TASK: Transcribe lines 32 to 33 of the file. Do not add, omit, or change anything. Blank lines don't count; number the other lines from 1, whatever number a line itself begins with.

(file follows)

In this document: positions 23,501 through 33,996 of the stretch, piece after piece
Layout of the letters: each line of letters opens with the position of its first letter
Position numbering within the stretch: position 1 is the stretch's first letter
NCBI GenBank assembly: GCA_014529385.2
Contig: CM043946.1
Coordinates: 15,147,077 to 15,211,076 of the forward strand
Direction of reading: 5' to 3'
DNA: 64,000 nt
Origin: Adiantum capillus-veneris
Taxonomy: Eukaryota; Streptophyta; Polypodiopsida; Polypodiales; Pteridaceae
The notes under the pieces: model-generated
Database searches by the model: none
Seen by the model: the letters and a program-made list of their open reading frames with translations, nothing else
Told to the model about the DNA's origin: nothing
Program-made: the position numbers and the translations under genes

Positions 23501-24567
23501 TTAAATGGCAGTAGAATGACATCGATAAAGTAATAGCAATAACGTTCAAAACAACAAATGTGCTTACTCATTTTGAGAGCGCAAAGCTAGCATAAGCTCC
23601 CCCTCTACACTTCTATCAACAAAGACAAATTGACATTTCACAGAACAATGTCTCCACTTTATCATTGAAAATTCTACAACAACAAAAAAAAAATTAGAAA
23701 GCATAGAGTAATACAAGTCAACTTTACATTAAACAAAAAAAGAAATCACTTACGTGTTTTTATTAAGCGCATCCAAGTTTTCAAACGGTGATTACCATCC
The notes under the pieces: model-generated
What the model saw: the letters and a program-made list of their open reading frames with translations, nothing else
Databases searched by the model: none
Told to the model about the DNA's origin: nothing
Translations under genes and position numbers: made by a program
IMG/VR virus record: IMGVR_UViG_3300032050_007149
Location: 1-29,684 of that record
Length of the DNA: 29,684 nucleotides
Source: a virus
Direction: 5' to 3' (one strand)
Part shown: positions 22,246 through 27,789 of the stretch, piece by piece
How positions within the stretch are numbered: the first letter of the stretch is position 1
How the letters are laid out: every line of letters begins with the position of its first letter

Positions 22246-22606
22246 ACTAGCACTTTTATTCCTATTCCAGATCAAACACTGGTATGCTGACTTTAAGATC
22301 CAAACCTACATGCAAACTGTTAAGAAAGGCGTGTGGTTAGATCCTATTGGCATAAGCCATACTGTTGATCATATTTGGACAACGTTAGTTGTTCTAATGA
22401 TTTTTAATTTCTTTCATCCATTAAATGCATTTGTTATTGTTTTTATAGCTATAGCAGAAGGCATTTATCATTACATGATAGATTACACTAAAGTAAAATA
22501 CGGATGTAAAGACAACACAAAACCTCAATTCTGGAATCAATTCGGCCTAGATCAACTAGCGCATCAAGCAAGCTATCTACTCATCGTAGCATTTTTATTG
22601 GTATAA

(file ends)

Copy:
How the letters are laid out: every line of letters begins with the position of its first letter

Positions 22246-22606